Cities ask Liberals for up to $15B to stave off COVID-19 budget crisis
Funding would pay for services and fill in revenue gaps
OTTAWA — Canada’s cities are on the brink of financial crisis due to the COVID-19 pandemic, a group of municipal leaders say — unless the federal government urgently provides billions of dollars in help.
The hole in municipal budgets could be anywhere between $10 billion and $15 billion over the next six months, depending on the severity and duration of the pandemic-related shutdown, the Federation of Canadian Municipalities says.
Funding would pay for services and fill in revenue gaps. Transit ridership and parking revenue is down as people stay home due to the pandemic, while recreation centres and arenas that would normally be bustling also remain closed.
The result has been staff layoffs to save money and spending reviews to help balance budgets because cities can’t run deficits like Ottawa or the provinces. Toronto’s transit agency announced April 23 temporary layoffs for about 1,200 workers over the coming weeks as part of cost-saving measures.
Adding to issues is that some municipal councils are considering, or have already approved, delays in collecting property taxes to give residents a financial break.
Absent federal help, the federation says local councils could be forced to cut spending further or approve large tax increases.
Asked about the funding request, Prime Minister Justin Trudeau noted municipalities are constitutionally governed by the provinces, but added his government would work with provinces and “directly with municipalities” on issues.
Municipal officials have been making the case for weeks about the need for financial help as they suffer mounting revenue losses, and fear more coming if shuttered businesses fail to reopen once health restrictions are slowly lifted.
Local leaders argue provincial coffers may not be able to help out much more. Forecasts from TD Economics on April 23 suggested GDP contractions and unemployment rates will be sharpest in oil-producing regions, with Alberta feeling the worst of it. Smaller provinces will “see severe contractions” but fare slightly better than Ontario and Quebec, the report said.
In response, the federal government has given money to provinces to cover health-care costs and targeted help for the oil and gas sector. The Bank of Canada has also gone on an unprecedented $50 billion provincial bond-buying program to effectively provide low-cost financing.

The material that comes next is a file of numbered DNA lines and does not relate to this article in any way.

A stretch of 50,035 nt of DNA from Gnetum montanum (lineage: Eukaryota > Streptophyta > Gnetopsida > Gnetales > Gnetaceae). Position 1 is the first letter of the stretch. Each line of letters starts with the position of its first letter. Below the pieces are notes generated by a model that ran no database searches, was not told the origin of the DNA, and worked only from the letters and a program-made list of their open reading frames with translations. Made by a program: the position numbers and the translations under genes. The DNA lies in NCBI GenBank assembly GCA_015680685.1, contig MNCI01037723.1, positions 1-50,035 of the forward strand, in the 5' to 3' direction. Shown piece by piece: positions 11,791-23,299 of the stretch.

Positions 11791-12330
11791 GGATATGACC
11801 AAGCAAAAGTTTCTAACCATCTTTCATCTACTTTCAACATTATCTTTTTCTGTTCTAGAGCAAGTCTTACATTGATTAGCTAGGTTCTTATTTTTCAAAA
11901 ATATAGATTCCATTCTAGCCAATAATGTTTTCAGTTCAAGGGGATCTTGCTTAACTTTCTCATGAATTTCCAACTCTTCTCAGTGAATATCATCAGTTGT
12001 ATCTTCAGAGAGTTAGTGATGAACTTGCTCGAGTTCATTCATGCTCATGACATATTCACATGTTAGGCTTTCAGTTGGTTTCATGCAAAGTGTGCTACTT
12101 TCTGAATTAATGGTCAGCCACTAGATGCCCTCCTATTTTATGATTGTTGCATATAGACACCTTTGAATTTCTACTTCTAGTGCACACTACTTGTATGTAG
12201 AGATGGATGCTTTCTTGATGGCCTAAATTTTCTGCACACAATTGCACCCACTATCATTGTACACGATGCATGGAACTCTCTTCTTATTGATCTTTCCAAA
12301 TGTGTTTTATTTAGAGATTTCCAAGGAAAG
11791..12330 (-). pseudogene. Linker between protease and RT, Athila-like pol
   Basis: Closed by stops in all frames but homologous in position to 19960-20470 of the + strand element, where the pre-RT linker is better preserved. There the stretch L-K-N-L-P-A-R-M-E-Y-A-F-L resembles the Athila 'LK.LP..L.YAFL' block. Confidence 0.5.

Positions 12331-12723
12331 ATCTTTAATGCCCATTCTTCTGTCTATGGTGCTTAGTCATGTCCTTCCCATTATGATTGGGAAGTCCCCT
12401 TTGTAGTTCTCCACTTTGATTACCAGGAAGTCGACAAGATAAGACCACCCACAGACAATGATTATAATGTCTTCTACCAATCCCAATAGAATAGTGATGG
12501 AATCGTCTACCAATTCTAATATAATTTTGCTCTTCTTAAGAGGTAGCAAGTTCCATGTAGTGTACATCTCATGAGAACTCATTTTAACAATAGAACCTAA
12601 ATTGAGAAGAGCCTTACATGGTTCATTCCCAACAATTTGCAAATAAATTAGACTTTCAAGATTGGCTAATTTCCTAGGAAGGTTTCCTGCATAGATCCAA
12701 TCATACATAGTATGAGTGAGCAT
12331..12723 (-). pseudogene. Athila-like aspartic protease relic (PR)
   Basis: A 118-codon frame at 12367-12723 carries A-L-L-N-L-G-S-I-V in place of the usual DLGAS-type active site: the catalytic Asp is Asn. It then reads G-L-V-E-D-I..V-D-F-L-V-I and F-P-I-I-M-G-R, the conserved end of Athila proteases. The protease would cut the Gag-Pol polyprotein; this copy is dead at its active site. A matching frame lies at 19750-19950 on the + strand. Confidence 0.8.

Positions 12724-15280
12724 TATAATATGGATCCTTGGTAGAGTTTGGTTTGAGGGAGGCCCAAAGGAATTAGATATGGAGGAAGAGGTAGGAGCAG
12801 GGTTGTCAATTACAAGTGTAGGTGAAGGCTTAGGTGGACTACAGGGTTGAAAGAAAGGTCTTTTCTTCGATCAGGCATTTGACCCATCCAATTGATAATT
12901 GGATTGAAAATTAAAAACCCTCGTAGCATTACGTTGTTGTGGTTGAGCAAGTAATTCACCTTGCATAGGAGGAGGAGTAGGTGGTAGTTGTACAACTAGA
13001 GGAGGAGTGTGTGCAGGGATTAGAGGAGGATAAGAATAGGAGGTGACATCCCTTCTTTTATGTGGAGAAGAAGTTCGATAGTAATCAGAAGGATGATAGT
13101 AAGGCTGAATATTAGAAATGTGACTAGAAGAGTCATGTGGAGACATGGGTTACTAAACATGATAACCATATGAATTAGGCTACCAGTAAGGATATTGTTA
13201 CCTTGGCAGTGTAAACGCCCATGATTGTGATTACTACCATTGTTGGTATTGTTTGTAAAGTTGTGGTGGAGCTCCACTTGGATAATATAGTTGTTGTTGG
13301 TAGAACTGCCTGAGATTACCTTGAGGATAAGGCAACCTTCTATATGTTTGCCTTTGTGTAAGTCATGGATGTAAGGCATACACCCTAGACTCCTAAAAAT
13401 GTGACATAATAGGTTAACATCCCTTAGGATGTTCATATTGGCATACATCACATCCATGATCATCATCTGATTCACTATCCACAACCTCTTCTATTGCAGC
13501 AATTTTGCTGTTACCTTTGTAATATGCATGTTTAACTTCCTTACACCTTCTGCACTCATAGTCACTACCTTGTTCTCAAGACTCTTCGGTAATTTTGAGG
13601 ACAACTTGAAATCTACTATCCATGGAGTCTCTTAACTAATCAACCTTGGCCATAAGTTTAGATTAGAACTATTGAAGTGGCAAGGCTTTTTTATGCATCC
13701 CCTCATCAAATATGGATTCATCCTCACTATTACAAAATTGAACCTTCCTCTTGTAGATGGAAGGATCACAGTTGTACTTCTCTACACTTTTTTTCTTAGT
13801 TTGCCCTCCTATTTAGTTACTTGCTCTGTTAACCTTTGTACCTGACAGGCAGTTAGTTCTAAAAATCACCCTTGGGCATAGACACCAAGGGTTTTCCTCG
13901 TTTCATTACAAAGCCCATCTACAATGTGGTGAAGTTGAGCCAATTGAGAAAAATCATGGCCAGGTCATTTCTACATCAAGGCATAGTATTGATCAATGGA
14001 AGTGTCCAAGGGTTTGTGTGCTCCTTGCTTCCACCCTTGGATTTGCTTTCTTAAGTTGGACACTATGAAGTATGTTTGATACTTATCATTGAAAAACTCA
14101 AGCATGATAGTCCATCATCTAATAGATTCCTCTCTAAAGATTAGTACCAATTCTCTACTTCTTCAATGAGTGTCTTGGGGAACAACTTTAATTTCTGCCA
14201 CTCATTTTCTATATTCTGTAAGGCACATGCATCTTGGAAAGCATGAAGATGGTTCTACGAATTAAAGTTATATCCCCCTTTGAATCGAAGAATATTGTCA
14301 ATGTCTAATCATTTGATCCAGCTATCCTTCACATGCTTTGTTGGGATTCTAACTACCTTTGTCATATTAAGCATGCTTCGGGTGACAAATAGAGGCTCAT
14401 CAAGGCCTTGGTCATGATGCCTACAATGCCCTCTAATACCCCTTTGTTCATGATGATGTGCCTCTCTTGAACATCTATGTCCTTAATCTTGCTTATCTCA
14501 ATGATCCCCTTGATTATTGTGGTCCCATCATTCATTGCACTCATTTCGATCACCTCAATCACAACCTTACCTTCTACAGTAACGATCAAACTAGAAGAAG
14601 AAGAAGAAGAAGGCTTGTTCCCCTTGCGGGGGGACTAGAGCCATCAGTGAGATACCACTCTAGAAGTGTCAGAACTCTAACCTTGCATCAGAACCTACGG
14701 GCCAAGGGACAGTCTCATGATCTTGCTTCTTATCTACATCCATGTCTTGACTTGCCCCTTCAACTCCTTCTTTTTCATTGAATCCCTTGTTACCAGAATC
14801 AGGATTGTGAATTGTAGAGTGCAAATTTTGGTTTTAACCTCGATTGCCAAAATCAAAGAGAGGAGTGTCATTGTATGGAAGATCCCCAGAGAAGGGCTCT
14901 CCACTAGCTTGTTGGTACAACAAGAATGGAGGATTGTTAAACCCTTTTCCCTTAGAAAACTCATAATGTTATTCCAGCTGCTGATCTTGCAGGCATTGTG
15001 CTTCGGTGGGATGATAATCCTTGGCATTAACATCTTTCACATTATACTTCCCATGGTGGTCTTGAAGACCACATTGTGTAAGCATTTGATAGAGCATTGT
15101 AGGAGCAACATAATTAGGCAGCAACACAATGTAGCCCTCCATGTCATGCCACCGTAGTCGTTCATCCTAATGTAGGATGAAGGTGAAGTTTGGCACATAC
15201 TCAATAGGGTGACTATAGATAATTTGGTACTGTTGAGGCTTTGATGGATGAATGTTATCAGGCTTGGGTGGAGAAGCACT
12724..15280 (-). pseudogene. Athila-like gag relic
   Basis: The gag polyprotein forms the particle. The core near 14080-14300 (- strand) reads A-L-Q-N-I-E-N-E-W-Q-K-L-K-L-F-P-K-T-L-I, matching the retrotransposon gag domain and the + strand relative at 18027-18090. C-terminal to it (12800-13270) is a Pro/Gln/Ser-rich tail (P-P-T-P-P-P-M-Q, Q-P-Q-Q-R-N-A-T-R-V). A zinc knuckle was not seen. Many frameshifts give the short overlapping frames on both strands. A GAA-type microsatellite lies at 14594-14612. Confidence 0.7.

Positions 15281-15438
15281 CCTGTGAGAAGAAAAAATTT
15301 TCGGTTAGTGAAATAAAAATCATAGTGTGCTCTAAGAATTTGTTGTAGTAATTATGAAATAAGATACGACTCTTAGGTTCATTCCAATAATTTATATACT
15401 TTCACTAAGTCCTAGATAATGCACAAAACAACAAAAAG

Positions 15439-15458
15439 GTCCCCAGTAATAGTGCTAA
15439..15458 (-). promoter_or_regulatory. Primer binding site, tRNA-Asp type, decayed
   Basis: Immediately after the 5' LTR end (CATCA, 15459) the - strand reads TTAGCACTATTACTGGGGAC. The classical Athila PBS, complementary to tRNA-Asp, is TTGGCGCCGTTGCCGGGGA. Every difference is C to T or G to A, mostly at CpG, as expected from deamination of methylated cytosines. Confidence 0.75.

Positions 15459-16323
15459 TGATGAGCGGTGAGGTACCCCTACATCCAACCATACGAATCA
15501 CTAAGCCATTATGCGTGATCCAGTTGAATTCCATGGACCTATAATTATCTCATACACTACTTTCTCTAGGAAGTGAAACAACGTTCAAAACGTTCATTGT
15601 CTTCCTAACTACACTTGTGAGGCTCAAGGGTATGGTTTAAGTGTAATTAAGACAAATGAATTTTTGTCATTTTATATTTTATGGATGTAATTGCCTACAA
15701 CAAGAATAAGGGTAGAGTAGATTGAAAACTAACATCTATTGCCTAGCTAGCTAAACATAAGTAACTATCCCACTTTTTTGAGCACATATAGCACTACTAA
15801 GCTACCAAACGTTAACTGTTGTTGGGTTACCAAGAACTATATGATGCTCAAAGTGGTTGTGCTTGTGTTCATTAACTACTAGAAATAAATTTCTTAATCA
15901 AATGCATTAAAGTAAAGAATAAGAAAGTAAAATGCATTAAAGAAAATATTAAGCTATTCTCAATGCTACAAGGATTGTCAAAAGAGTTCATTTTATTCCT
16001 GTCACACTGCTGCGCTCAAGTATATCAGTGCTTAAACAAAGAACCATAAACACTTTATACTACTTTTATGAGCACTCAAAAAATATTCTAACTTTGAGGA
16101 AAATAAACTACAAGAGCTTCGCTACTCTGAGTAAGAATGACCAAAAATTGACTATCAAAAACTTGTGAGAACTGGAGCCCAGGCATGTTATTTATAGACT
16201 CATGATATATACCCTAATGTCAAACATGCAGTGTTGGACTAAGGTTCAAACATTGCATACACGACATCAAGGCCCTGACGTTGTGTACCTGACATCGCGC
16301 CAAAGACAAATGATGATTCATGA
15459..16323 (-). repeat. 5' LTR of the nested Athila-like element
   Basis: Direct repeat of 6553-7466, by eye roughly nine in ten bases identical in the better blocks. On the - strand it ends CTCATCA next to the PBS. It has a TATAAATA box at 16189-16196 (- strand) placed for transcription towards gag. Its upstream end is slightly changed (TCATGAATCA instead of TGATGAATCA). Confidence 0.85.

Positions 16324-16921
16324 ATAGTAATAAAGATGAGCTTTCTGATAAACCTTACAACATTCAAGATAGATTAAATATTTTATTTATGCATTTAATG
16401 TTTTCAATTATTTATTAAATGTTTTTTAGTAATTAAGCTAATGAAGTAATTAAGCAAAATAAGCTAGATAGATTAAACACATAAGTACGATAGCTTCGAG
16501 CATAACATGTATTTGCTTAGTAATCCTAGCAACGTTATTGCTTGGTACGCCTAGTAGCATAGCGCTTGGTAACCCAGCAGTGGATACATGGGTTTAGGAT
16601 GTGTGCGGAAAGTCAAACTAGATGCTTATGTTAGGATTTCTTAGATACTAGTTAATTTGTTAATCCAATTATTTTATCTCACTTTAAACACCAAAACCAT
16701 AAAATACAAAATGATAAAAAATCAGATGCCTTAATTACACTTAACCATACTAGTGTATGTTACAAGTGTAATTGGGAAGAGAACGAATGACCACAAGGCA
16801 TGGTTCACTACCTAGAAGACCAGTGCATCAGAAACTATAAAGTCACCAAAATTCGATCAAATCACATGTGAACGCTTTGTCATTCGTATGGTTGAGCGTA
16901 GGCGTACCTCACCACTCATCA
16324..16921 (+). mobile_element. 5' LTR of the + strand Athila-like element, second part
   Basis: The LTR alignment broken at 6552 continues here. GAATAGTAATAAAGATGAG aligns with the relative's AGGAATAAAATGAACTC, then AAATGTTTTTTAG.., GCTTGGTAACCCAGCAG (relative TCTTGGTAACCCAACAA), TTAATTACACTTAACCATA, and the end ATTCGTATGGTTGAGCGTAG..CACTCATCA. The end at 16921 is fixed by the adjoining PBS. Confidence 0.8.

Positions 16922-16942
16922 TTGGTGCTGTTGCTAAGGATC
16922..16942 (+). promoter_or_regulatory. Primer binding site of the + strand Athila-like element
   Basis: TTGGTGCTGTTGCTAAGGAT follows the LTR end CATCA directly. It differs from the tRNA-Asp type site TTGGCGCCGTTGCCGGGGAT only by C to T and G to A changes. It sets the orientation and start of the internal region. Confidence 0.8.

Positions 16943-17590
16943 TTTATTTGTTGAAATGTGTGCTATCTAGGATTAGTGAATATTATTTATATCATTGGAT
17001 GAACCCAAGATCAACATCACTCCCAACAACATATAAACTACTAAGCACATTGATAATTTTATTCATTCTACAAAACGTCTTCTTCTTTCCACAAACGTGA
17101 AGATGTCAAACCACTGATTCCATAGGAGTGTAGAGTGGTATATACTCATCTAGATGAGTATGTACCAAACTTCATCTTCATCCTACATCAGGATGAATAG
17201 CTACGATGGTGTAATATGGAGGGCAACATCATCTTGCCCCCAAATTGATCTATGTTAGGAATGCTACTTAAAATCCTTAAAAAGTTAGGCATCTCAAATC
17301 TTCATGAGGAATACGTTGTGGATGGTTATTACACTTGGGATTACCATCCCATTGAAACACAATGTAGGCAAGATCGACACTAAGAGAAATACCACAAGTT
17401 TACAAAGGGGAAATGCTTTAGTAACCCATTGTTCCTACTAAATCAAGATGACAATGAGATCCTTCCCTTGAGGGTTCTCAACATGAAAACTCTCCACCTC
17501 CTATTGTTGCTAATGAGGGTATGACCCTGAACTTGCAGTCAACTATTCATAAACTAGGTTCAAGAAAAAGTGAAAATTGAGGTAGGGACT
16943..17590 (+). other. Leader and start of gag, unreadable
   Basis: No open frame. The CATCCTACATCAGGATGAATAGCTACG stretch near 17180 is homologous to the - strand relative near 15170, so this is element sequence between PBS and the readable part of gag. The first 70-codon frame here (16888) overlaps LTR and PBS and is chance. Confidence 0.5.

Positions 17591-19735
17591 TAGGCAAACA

Edmonton Mayor Don Iveson, who chairs federation’s big city mayors’ caucus, said the national funding request was partly because provinces might not be in a fiscal position to help — unlike the federal government.
“They’ve delivered urgent aid to individuals, to business, and most recently to students, and that’s very positive,” Iveson told reporters on a videoconference.
“We’re now at the point where the crisis in municipal finance needs to be addressed and ideally provinces will play a role, but the buck stops with the federal government.”
New Democrat MP Taylor Bachrach, the party’s critic for infrastructure and communities, said municipal spending cuts would “be devastating to workers and residents” but “also make the recovery more difficult.” He called for a swift spending response.
Federal spending on emergency aid measures is quickly creeping towards $110 billion, not including credit help, with more details expected Friday morning when the parliamentary budget officer weighs in with new forecasts.
As of April 21, the government had spent $21.3 billion on the Canada Emergency Response Benefit, a $2,000-a-month benefit to workers. The figures show there have been 6.82 million unique applicants for the program.
It still has gaps in coverage, including for pregnant women who previously applied for employment insurance at the outset of the pandemic in March.
And an analysis published April 23 by the Canadian Centre for Policy Alternatives said there were 1.4 million unemployed Canadians this month who couldn’t access the benefit, and 1.4 million more who will likely try to cut their hours so their monthly earnings fall below the $1,000 now needed to qualify for the CERB.
“We never expected that we’d get it perfect from day one. Indeed, we knew we wouldn’t, but we couldn’t let the perfect be the enemy of the good,” Trudeau said in response to questions about holes in the government’s aid programs.
How soon those workers can get back on the job will vary by jurisdiction as provinces and cities determine how quickly to loosen restrictions that have severely limited economic activity. The question was put repeatedly to Small Business Minister Mary Ng during an appearance before the House of Commons industry committee.
“Businesses need to reopen. They don’t need handouts for 18 months. They need a plan to get back to work,” said Conservative MP Michelle Rempel Garner.
Ng said the government was working very intently with businesses who say they need help with cash flow to manage through this time, “so that we can be on that road to recovery when it’s safe to do.”